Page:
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Science File / An exploration of issues and trends
affecting science, medicine and the environment

I Didn't Know That. . .

June 04, 1998

Q: Why is ice slippery?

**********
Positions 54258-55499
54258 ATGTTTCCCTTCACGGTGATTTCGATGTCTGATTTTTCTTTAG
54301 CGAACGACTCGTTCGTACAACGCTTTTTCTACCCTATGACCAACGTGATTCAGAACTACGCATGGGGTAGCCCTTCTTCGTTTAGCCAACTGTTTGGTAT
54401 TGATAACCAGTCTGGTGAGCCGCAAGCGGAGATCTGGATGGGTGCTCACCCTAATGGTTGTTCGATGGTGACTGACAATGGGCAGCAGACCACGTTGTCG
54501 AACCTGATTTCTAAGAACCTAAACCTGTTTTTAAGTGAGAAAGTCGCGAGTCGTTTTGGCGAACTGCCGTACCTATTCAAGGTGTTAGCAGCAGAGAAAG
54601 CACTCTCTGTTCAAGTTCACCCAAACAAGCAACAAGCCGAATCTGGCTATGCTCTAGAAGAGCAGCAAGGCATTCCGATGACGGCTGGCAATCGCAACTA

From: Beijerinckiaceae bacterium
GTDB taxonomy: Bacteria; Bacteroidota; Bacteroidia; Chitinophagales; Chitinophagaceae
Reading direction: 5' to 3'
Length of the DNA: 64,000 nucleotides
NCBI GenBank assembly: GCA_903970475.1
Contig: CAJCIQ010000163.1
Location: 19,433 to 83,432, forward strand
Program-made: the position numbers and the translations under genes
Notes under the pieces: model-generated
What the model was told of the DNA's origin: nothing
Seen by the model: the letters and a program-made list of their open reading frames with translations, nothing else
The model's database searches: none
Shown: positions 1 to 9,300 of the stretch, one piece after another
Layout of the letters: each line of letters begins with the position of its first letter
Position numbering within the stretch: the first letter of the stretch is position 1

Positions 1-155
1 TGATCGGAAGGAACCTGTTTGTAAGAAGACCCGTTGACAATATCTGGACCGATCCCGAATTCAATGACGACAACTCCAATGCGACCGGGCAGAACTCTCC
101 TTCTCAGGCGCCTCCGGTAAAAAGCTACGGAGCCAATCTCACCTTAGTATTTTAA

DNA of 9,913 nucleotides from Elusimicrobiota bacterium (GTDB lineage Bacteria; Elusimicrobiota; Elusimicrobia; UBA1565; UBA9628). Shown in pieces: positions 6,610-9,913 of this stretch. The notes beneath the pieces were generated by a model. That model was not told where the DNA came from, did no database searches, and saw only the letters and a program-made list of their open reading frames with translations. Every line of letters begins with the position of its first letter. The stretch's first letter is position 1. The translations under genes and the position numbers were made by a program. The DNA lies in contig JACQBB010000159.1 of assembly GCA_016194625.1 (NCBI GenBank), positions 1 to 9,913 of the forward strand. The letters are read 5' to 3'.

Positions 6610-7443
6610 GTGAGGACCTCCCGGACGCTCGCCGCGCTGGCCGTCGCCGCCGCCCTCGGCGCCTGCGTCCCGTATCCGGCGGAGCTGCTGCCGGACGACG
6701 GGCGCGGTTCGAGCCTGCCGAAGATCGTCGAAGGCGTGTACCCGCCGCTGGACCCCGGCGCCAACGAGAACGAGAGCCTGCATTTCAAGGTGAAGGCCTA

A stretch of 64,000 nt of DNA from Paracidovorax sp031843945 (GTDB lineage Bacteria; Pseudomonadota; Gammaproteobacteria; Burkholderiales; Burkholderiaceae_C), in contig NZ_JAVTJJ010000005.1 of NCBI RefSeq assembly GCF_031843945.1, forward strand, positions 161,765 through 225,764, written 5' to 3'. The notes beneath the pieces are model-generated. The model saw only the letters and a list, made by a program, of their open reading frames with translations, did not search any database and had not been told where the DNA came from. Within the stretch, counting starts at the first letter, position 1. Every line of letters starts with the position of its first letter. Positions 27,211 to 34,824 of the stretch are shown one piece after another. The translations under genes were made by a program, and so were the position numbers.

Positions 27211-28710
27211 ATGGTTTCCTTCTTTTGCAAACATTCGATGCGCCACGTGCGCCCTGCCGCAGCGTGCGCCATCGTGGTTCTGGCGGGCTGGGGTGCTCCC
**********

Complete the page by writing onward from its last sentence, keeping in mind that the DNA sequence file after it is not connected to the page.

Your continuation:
A: Scientists have long pondered that problem, but it is only recently that they have obtained an answer. Using a new imaging technique called low-energy helium atom scattering, a team from the Max Planck Institute for Fluid Dynamics in Gottingen, Germany, reported in March that a very thin layer of water molecules on the surface of ice move around as if they were not frozen, even at temperatures well below freezing. This mobile layer of molecules allows most objects placed on the surface of ice to slide easily. It also explains why pollutants in the atmosphere get trapped on the surface of ice crystals--they dissolve in the water--and why two pieces of ice placed in contact freeze together. The slippery layer persisted until the ice was cooled to below -400 degrees Fahrenheit.

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